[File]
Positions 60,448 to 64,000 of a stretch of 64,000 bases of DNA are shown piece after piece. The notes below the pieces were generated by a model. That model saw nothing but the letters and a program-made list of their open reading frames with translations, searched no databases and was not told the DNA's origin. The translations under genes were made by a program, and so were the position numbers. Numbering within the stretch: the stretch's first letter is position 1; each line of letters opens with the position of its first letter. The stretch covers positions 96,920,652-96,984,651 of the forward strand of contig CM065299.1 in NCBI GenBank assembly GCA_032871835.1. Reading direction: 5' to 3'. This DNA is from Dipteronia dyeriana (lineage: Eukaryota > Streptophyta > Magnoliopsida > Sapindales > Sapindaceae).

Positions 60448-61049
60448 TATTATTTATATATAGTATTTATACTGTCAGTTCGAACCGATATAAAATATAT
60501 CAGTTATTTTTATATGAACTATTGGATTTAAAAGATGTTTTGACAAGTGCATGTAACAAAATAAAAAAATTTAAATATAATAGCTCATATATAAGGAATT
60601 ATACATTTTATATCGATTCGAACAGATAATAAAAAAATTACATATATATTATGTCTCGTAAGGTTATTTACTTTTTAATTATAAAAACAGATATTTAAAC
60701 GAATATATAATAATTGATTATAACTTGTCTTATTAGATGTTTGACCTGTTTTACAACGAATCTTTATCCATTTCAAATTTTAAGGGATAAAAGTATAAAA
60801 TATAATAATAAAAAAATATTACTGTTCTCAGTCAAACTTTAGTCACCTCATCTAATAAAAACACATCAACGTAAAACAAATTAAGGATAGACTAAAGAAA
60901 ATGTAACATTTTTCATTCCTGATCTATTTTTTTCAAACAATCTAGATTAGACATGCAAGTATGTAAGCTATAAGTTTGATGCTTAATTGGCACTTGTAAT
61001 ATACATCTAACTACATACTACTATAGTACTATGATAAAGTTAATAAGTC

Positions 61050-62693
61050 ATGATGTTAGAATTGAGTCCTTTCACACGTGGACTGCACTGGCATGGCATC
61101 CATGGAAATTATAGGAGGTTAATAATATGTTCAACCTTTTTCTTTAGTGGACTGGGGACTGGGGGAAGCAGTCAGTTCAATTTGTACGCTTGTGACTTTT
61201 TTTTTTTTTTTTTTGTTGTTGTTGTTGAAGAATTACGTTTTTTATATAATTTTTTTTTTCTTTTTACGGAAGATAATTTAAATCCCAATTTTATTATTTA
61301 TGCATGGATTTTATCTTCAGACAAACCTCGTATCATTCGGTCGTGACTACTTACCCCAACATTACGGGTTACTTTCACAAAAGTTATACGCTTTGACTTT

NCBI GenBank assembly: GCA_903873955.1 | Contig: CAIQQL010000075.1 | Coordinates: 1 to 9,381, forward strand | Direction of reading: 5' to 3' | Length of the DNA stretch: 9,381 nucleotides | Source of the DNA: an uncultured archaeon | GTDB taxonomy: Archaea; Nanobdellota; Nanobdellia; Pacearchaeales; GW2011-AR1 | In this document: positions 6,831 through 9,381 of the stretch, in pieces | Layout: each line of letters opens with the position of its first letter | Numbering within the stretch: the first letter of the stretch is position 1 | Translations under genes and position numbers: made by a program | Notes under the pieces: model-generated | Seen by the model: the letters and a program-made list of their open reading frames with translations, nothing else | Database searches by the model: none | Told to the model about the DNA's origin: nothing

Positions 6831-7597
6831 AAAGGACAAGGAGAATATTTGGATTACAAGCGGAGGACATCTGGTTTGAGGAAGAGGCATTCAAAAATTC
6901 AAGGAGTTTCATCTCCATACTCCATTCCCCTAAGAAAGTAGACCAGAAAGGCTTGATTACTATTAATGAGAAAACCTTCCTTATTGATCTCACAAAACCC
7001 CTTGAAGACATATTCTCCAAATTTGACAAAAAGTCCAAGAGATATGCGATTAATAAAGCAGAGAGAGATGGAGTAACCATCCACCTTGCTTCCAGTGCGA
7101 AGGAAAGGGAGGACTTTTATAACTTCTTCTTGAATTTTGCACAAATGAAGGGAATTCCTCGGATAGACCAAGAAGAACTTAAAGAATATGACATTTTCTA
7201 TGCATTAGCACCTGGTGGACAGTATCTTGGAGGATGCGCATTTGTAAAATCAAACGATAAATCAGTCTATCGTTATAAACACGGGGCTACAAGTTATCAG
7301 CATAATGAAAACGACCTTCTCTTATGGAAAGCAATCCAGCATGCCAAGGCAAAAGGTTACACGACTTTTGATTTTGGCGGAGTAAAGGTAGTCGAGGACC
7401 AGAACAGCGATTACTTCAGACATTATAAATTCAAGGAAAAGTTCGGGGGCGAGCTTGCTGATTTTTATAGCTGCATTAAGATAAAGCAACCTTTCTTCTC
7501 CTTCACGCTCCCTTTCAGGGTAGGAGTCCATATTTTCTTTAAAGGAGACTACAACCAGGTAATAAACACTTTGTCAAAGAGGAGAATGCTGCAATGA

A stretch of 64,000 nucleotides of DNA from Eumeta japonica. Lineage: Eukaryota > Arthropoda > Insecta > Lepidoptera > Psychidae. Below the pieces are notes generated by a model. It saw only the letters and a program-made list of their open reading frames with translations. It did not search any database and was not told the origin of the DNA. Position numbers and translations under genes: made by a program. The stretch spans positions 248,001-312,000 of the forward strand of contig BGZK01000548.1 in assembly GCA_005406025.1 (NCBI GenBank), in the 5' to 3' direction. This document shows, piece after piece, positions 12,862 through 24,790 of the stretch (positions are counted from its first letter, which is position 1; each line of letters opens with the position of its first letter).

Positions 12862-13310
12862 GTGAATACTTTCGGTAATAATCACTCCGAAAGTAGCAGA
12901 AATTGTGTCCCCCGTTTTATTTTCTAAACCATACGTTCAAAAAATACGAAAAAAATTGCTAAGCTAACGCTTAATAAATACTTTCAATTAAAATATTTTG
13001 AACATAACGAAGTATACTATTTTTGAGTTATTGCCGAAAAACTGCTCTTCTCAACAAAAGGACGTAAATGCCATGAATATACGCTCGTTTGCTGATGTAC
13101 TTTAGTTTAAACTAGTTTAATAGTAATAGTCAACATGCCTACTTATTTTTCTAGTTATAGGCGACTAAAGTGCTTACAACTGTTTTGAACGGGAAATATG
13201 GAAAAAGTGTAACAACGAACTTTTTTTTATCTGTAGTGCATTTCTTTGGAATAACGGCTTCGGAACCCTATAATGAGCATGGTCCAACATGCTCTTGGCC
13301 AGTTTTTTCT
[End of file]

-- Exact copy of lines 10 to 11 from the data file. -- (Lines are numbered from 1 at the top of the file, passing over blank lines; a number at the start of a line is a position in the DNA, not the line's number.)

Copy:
Positions 61050-62693
61050 ATGATGTTAGAATTGAGTCCTTTCACACGTGGACTGCACTGGCATGGCATC